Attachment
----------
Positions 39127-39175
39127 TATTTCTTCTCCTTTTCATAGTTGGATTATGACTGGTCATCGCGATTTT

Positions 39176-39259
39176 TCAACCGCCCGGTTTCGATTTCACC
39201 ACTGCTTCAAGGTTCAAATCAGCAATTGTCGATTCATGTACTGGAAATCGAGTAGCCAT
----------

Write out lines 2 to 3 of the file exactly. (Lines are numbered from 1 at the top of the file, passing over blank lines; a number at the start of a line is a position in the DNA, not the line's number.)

39127 TATTTCTTCTCCTTTTCATAGTTGGATTATGACTGGTCATCGCGATTTT

Positions 39176-39259